Too bad they had to drop to 24-bit (from 30-bit) to get the cost under control. Still, if the USB 3.0 hub can handle everything I throw at it and the monitor can still offer up better resolution than my existing 1920 x 1200 monitors, then its a great value.
sonny73n - Sunday, October 7, 2012 - linkThe Korean monitors (Achieva, Yamasaki... just to name a few) you're talking about use LG eIPS display. Actually those LG displays are rejects or did not meet quality requirements for Dell or HP. You'll probably get at least a couple dead pixels on those Korean monitors. Who knows what other defects they might have. That's why they're much cheaper.
Ever heard of Dell Zero dead pixel policy?
Stealth Pyro - Tuesday, August 13, 2013 - linkNot accurate it in the slightest. A lot of them actually have perfect pixels without you even buying into the perfect pixel markup scam. When Dell/HP/etc. reject the displays, it doesn't at all mean that they had dead pixels. There might have been other defects with DELL'S PCB's or other internal components, and then these Korean manufacturers buy all those monitors deemed as defective and pull the panels (that are just fine) to put into their own monitors.
TheJian - Monday, October 8, 2012 - linkROFL@anyone willing to give their CC# to a Korean company from ebay etc. Even the ones on Amazon have 1 review, a Gmail address for returns/help, no about page, a blank faq page, no phone# to call etc. How dumb can you be to buy one of these? If you don't even own a domain I can't be bothered to even think about your company as relevant to my purchases...LOL.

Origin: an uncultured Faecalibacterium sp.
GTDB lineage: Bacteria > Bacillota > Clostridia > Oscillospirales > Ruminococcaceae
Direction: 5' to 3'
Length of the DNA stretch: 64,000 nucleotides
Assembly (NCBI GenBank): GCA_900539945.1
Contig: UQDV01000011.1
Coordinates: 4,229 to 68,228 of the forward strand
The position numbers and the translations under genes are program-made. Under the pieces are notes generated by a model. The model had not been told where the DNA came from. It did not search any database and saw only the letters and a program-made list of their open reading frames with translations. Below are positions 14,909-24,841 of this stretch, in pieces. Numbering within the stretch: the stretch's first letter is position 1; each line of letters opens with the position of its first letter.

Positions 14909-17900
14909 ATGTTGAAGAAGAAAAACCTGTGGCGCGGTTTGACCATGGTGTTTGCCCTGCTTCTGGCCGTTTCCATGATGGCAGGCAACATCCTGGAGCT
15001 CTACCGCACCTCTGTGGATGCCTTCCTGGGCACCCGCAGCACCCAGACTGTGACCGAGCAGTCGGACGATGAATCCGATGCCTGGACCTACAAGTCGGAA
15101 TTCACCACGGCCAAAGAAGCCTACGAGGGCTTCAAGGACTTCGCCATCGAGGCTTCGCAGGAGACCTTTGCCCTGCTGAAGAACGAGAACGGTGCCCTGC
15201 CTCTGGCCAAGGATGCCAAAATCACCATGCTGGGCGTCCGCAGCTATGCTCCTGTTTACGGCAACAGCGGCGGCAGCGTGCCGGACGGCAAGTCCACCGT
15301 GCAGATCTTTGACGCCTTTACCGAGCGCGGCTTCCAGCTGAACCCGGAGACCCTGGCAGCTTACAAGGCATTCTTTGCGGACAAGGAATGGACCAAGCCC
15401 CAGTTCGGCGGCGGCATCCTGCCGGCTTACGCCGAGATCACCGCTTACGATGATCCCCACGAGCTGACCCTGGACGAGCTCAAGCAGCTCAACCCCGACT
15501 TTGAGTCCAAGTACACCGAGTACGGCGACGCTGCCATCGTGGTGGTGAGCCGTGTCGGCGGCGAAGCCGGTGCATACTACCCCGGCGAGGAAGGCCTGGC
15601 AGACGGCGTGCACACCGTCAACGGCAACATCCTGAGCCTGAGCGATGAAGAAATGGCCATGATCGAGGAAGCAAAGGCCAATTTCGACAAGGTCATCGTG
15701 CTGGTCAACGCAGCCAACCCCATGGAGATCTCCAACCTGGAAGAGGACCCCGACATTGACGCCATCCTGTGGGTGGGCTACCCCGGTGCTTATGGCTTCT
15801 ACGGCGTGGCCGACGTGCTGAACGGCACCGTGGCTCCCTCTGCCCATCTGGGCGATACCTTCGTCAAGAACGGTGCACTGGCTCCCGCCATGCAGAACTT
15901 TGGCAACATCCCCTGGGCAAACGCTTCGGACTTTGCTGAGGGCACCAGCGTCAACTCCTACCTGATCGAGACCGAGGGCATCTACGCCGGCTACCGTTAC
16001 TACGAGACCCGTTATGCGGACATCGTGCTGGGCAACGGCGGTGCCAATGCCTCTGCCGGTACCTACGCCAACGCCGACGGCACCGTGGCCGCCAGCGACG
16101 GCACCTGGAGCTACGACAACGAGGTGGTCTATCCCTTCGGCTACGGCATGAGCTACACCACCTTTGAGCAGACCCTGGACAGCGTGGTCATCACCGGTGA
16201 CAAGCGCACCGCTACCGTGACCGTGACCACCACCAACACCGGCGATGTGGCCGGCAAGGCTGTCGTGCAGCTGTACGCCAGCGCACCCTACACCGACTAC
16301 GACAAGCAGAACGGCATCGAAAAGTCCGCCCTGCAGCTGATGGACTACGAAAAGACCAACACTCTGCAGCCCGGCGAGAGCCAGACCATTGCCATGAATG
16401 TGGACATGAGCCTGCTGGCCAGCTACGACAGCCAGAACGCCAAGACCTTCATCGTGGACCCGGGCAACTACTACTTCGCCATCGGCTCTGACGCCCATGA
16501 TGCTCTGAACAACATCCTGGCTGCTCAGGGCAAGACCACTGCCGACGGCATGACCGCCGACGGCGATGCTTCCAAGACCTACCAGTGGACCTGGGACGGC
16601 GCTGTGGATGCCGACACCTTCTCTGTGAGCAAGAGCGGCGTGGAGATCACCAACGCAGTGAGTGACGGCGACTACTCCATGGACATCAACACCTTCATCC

The only way this would be an option is if I WAS IN KOREA and down the street from your company :)
Dell is the wiser choice here (or any other US based company with an actual website and a phone#).
Stealth Pyro - Tuesday, August 13, 2013 - link-_- eBay sellers don't get your credit card number when you buy from them. Money is transferred via PayPal.
Deo Domuique - Thursday, October 4, 2012 - linkHow do you know the Dell lasts a while longer? Like we know everything about the Korean monitors.
It's double price. If it was 100 or 150$ more, we could talk, but double price? Certainly I'd prefer a Korean monitor, but unfortunately a little hard to find in my country, yet...
Stealth Pyro - Tuesday, August 13, 2013 - linkDoesn't last shit longer. I've had my Crossover going just fine for over a year and I don't even turn it off (something a lot of paranoid owners do to increase its lifespan).